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Editor's Correspondence
October 23, 2000

NSAIDs, Intestinal Cell Integrity, and Bacterial Translocation in Chronic Heart Failure

Arch Intern Med. 2000;160(19):3004-3005. doi:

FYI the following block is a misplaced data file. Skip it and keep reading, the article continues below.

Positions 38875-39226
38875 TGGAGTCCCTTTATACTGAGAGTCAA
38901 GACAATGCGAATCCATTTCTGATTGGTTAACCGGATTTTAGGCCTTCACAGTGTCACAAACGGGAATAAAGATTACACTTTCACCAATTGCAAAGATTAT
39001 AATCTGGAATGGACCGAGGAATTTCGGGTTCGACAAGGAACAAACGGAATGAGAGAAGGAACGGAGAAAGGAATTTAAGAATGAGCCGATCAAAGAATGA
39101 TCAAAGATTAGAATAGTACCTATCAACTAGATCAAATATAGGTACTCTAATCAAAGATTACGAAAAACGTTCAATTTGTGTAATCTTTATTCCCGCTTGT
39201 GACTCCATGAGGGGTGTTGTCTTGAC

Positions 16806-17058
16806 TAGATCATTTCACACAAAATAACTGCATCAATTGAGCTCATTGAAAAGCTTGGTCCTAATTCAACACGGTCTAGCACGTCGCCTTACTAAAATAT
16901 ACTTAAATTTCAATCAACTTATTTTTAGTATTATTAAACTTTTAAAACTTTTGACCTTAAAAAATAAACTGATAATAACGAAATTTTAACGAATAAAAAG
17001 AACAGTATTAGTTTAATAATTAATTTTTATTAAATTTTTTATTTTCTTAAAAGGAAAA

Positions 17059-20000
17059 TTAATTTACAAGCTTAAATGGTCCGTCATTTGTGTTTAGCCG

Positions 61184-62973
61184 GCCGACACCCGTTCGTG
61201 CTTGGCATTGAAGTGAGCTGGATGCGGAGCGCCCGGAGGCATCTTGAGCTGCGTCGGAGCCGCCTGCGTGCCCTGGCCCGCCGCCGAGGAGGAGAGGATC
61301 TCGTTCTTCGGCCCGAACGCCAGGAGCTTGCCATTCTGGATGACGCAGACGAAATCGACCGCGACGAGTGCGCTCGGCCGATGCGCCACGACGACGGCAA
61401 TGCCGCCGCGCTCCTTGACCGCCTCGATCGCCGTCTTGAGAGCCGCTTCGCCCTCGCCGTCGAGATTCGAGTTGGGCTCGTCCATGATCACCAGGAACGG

Page and Henry1 reported a close relationship between the consumption of nonsteroidal anti-inflammatory drugs (NSAIDs) and a significant increase in hospital admissions due to worsening of chronic heart failure (CHF). This is indeed an interesting observation, particularly if one considers the possible underlying mechanisms. Conventional NSAIDs have been associated with inflammation of the small intestine, apart from aspirin and nabumetone, which seem to spare the small bowel.2 They may also contribute to increased intestinal permeability; interact with diuretics and angiotensin-converting enzyme inhibitors; and cause short-term hemodynamic effects, derangements of cellular integrity, and a reduction of the enterocyte barrier function due to chronic intestinal inflammation. Additionally, there may be abnormal bowel wall function in CHF due to venous congestion and a low cardiac output. As a plausible consequence, bacterial translocation may occur (ie, the translocation of bacteria and bacterial products such as lipopolysaccharide [endotoxin]), a phenomenon that has been proposed as an important stimulus for immune activation in CHF.3

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